Private Control Over Access to Public Law: The Puzzling Federal Regulatory Use of Private Standards
Nina A. Mendelson
University of Michigan Law School
May 13, 2013
Michigan Law Review, Forthcoming
U of Michigan Public Law Research Paper, No. 358
To save resources and build on private expertise, federal agencies have incorporated private standards into thousands of federal regulations – but only by “reference.” These rules encompass water sampling protocols, bike helmet safety standards, and pipeline spill notification requirements; they are written by private organizations from the American Public Health Association to the American Petroleum Institute. An individual who wishes to read this binding federal regulatory law cannot access it for free online or in a government depository library, as she can the U.S. Code or Code of Federal Regulations. Instead, the individual is referred to the private organization, which typically asserts a copyright and charges a significant access fee. Or else she must travel to Washington, D.C. Thus, this category of law has come under largely private control.
In assessing the arguments why law needs to be public, previous analyses have focused almost wholly on whether regulated entities have notice of their obligations. In the setting of incorporated-by-reference ("IBR") rules, this article evaluates several other considerations, including notice to those who expect to benefit from government programs and the way government regulates others. The text of these rules might affect the choices made, for example, by consumers of dangerous products, neighbors of gas pipelines, and Medicare recipients. Ready public access also is critical to ensure that federal agencies are accountable to the courts, Congress, and the electorate for the regulatory power they exercise. Given the institutional dynamics, the need for ready public access is at least as strong in this collaborative governance setting as when agencies act alone. Existing agency and private organizational procedures may not suffice to avoid potential rulemaking pitfalls, and agencies may face significant incentives to pursue incorporation of less-than-perfect private standards. Finally, expressive harm is likely to flow from government adopting regulatory law that is, in contrast to American law generally, significantly more costly to access and harder to find. Full consideration of the importance of public access both strengthens the case for reform and limits the range of acceptable reform measures.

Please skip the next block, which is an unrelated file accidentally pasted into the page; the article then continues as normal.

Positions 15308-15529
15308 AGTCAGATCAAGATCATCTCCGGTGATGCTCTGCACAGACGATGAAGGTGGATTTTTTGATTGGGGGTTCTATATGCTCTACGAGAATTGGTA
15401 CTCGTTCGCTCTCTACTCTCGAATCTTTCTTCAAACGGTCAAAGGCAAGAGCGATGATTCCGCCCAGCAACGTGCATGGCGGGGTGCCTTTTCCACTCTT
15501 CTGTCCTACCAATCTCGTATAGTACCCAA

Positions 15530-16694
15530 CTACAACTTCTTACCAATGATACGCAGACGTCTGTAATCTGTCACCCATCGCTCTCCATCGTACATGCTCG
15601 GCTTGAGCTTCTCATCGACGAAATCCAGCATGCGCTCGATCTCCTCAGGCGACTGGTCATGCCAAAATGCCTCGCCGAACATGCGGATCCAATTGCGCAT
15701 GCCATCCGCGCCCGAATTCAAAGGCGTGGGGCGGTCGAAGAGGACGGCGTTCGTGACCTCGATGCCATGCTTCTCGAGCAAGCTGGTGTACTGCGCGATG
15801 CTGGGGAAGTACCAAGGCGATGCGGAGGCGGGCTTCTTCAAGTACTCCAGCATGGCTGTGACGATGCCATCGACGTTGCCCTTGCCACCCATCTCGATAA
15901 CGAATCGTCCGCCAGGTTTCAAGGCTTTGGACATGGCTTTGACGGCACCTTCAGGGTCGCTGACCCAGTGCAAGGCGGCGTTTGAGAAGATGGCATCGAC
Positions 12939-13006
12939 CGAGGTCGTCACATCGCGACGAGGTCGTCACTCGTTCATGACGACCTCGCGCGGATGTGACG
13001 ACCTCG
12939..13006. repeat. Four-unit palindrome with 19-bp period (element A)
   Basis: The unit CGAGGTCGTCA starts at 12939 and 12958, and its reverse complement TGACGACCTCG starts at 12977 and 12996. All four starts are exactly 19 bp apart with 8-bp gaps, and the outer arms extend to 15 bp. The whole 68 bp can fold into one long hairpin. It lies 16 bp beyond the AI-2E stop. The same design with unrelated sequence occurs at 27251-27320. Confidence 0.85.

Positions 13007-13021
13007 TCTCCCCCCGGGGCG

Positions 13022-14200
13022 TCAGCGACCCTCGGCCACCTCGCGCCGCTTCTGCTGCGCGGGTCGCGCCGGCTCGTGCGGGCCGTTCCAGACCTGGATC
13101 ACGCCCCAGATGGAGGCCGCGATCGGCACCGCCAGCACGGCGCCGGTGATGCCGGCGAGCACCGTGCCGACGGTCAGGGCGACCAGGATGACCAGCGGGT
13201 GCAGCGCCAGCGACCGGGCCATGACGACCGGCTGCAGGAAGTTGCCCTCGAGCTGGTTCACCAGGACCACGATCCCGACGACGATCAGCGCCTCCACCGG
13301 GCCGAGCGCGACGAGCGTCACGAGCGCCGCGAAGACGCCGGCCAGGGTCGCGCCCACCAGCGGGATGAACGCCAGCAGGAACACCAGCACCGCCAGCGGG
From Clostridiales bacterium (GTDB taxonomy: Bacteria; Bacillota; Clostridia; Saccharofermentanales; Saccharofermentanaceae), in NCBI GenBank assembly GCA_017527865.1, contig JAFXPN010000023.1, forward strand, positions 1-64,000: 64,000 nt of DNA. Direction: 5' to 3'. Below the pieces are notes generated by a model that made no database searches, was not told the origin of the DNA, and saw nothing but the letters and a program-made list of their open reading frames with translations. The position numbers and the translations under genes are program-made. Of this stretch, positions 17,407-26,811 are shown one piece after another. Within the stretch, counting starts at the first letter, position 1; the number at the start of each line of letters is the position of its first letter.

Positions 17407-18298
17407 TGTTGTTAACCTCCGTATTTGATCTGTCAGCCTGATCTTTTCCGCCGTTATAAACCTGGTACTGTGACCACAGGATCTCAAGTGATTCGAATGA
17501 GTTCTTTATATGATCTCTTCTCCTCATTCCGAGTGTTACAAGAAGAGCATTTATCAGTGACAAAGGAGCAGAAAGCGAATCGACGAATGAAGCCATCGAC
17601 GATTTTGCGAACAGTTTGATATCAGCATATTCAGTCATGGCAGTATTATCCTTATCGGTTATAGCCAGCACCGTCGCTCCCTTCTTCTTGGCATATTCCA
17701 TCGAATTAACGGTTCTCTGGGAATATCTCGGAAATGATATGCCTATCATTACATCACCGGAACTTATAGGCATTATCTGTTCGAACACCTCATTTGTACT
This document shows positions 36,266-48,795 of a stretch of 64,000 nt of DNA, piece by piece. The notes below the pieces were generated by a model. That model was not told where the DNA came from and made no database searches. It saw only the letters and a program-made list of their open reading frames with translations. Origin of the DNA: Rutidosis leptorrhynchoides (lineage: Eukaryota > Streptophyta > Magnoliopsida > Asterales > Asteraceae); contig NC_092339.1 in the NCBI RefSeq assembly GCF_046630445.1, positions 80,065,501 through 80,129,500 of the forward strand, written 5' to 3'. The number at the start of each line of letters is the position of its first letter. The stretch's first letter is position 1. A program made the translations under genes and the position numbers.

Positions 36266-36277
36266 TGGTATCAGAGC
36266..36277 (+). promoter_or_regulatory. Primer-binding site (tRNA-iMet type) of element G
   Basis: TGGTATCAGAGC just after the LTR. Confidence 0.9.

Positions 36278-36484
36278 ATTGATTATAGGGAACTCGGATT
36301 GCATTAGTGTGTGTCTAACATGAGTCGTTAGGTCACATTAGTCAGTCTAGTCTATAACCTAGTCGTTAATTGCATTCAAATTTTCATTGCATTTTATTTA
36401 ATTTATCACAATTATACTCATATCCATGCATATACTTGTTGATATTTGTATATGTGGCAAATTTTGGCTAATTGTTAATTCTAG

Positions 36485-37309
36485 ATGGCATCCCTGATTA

Accepted Paper Series
Date posted: May 14, 2013 ; Last revised: November 18, 2013
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